Crystal Palace’s identity crisis leaves them unclear of what direction to go in

Sam Allardyce’s resignation from Crystal Palace just two days after the end of the 2016-17 Premier League campaign came as a surprise to everyone, especially as the former England boss had done such a good job at Selhurst Park after taking the reigns just five months previously. Suddenly the Eagles were looking for a ninth permanent manager in eight years.

That statistic certainly places Palace in with the likes of Watford and Leeds United as clubs who have a worryingly quick turnaround of managers. Yet unlike the Hornets and The Whites, this isn’t due to having a trigger happy owner, but seemingly an owner that is difficult to get on with. In addition to Allardyce, Tony Pulis and Ian Holloway have also stepped down of their own accord in South London in the last four years.

The “difficult to get on with” man in question is Steve Parish, who took over a month to name Big Sam’s successor and sifted through a shortlist of 37 names before plumping for the club’s first ever non-British permanent manager as he appointed Dutch legend Frank de Boer. Upon unveiling the 47-year-old coach, Parish commented that “we need an evolution over a period of time” before going on to explain how Palace’s style of play needed to move on and become more technical if they were to stay clear of a relegation battle. There wasn’t a much better candidate to oversee that “evolution” than de Boer, a man born and bred at Ajax where he won nine Eredivisie titles, two KNVB Cups and the Champions League in a combined total of 17 years as a player and then manager.

Frank de Boer and Steve Parish
Frank de Boer and Steve Parish at the Dutchman’s unveiling in July. 77 days later, he was sacked.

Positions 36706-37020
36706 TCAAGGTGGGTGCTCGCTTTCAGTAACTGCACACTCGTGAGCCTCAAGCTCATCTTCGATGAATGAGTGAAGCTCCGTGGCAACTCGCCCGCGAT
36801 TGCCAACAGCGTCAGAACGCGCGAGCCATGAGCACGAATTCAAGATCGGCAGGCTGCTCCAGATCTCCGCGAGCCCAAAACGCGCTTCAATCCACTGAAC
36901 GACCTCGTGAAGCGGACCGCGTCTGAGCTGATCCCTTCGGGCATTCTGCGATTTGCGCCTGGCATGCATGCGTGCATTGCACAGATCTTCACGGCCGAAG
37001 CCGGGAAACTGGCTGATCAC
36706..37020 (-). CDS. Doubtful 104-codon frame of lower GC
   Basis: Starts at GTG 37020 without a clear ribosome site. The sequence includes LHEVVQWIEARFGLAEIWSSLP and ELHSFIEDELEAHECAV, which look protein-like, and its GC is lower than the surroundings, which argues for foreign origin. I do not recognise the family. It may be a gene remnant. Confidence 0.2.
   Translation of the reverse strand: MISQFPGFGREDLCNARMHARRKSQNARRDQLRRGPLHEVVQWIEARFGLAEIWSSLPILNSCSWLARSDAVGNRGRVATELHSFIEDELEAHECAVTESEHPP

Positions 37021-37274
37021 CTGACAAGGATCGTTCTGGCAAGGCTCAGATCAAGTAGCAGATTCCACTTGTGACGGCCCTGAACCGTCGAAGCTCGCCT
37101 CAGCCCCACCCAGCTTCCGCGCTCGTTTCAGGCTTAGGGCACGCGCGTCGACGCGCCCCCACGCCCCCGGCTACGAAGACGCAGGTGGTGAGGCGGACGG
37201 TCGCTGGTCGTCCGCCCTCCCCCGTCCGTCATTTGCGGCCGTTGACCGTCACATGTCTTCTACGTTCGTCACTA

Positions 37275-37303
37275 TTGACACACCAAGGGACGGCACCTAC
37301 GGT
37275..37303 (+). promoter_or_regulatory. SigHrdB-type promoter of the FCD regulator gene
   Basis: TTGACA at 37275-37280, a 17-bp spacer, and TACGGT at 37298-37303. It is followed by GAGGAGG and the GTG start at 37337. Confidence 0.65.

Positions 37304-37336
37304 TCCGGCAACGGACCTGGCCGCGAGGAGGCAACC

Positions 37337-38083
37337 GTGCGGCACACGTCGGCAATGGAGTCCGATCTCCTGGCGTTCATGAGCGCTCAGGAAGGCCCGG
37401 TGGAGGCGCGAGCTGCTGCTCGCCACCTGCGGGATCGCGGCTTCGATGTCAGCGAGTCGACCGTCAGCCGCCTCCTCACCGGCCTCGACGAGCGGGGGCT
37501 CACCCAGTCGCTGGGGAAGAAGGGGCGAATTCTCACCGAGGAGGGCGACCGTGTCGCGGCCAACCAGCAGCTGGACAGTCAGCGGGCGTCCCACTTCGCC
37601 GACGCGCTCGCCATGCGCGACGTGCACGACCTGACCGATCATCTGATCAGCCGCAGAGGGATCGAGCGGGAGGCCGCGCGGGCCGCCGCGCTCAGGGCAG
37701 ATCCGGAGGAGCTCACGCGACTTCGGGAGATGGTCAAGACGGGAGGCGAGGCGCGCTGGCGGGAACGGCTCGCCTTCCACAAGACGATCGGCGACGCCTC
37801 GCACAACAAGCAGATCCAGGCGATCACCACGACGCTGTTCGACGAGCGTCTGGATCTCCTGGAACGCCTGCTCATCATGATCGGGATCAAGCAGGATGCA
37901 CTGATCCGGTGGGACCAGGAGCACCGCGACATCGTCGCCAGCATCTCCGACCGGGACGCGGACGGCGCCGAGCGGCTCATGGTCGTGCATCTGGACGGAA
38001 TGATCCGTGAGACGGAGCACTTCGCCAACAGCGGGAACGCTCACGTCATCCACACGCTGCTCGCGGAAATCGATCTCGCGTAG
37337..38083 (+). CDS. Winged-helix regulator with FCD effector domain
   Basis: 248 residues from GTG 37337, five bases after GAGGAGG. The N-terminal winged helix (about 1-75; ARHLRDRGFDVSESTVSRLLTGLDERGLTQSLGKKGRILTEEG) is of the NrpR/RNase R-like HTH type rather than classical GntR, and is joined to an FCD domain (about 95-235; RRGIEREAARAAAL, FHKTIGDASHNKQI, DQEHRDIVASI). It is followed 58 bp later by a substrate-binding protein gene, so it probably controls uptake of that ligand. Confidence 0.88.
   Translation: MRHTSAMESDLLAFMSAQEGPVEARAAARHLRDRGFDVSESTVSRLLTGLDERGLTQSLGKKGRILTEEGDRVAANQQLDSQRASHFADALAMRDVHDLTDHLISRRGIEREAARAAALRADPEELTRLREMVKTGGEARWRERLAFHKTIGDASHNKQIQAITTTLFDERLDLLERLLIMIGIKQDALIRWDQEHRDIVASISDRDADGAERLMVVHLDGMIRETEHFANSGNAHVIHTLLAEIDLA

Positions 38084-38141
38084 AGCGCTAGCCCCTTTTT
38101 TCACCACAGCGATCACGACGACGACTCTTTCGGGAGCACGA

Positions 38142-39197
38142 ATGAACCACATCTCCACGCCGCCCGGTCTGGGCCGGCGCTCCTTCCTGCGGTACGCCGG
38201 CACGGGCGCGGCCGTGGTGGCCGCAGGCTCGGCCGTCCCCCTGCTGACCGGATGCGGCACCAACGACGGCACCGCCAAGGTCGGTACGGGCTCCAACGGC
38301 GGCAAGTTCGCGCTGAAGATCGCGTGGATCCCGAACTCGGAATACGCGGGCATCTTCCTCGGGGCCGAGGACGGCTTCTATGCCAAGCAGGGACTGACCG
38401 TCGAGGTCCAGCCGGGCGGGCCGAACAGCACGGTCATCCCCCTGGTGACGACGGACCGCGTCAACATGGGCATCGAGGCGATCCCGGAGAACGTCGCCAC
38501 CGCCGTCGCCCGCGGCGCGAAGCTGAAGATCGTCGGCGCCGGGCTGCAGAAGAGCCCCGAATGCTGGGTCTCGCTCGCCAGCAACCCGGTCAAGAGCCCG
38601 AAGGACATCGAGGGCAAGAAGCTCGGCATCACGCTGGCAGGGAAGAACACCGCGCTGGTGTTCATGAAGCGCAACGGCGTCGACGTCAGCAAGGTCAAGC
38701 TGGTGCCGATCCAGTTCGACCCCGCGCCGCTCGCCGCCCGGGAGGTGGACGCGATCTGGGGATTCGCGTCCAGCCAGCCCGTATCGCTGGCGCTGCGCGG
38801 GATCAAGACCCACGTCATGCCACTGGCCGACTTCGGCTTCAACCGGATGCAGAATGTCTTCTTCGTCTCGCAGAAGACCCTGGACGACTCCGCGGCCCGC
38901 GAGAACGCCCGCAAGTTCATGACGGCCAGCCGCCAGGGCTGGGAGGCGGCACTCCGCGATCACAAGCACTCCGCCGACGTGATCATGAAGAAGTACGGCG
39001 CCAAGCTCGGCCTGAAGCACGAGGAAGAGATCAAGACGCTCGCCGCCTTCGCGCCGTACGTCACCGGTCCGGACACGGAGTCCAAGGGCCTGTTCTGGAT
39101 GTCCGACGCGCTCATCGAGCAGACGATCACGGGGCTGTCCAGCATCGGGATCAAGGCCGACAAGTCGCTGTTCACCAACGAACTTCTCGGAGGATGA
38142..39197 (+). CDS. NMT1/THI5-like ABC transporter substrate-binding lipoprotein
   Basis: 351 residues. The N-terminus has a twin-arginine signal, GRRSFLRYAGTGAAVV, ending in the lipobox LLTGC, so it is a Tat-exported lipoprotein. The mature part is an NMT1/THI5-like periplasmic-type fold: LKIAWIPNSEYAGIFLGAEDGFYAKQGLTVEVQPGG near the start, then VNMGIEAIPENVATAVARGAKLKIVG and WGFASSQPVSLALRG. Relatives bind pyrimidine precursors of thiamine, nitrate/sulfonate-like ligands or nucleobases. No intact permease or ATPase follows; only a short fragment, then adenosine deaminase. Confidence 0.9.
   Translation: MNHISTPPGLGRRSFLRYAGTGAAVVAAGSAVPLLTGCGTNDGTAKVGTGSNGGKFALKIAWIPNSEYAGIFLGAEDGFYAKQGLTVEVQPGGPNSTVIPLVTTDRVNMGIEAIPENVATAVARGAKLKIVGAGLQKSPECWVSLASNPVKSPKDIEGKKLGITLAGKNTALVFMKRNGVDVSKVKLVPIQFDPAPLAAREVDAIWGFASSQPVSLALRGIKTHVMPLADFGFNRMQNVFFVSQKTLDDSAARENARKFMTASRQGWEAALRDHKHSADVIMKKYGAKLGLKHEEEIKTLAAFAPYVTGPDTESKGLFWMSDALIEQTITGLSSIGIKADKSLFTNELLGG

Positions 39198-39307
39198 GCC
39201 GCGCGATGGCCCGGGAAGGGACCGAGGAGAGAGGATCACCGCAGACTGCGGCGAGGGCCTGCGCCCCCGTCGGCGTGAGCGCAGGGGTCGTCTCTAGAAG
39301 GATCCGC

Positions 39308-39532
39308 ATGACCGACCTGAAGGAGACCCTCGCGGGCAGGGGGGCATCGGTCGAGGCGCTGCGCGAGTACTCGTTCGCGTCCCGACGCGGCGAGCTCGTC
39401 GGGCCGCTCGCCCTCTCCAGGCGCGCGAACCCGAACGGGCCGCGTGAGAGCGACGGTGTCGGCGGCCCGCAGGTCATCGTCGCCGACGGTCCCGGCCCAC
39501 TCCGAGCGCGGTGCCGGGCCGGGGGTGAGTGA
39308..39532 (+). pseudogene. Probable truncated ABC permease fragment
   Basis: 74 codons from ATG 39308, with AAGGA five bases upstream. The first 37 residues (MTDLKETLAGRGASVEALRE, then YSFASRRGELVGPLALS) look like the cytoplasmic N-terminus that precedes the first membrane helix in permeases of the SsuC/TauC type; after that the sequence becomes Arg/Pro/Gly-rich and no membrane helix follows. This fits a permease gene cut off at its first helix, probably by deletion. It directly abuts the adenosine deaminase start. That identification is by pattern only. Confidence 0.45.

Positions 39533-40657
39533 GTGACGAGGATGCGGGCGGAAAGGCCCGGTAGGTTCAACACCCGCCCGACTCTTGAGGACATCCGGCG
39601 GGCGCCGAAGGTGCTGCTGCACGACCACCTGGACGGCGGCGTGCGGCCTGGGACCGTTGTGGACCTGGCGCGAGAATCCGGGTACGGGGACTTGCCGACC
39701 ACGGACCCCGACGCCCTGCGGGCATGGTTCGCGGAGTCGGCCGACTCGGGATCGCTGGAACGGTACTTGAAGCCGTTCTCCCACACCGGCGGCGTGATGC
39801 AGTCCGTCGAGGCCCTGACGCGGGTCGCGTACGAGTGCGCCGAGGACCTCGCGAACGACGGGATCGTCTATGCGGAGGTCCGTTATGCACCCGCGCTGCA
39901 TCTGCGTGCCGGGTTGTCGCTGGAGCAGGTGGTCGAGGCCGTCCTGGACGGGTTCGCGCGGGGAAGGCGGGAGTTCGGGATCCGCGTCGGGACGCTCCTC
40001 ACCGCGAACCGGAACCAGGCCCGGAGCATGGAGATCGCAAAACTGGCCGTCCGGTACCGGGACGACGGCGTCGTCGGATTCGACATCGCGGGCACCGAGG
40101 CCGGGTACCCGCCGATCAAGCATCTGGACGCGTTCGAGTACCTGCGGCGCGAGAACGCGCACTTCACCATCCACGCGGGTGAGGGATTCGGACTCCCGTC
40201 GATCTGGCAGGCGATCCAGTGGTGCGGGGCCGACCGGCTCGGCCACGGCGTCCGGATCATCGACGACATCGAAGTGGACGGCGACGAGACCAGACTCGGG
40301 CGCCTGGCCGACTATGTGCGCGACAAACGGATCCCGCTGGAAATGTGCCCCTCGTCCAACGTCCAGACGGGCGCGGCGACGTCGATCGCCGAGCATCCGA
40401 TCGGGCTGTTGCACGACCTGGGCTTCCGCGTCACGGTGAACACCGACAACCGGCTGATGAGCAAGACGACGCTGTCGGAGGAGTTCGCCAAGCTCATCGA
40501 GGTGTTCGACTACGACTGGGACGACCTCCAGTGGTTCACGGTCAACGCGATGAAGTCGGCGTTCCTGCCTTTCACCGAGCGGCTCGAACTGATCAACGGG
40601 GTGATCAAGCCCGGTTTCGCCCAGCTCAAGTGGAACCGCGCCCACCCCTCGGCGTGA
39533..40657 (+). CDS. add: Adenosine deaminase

The former defender quickly set about implementing this change as best he could. A 3-4-3 system was put in place, but things quickly turned sour as Palace lost each of their first Premier League games without even scoring a goal – not since Preston in 1924/25 has a side in the English top flight started that badly. Chairman Parish, and the club’s American major shareholders David Blitzer and Josh Harris, were in the stands as the fourth of those defeats came at Burnley on Sunday and promptly handed de Boer his P45 the following day – giving the Dutchman the unwanted record of having the shortest managerial reign in Premier League history.

Whilst it is the second successive job that de Boer has failed to hold down for more than three months (he lasted only 14 games at Inter Milan last year), the whole situation reflects worse on Palace as a club as they started a naive experiment without having any idea at all how to carry it out. Pulling the plug on the experiment just 77 days in just emphasises that they don’t know what direction they want to head in whatsoever.

If Steve Parish genuinely thought that just by appointing an Ajax legend the Eagles would instantly become a copy of the Netherlands’ most successful club, pass masters and possession kings, then his expectations were way, way higher than they should have been. The thought is made even more incomprehensible when you add in the fact that the squad had just come off the back of playing for Sam Allardyce for five months, who although not the complete opposite of de Boer, does prefer to deploy a more rough and physical system.

de Boer Ajax
de Boer spent a combined total of 17 years as a player and then manager of Ajax, and has been schooled in the Dutch’s club possession based system.

After watching another former Ajax man, Jaap Stam, transform my own club Reading over the last 12 months, I’ll be one of the first people to urge that implementing that style of football needs a lot of time. Boos would continually ring around the Madejski Stadium at the start of last season as fans became accustomed to the Dutchman’s tactics that are rarely seen on these shores. The players too, took a while to adapt to the change of system. The Royals were convincingly beaten 4-1 by both Newcastle United and Brentford in their opening 10 Championship fixtures and failed to win a game by a margin of more than one goal. But Stam was given time by both supporters and the owners before leading Reading to a third place finish and within a couple of penalty kicks of reaching the Premier League in the play-off final.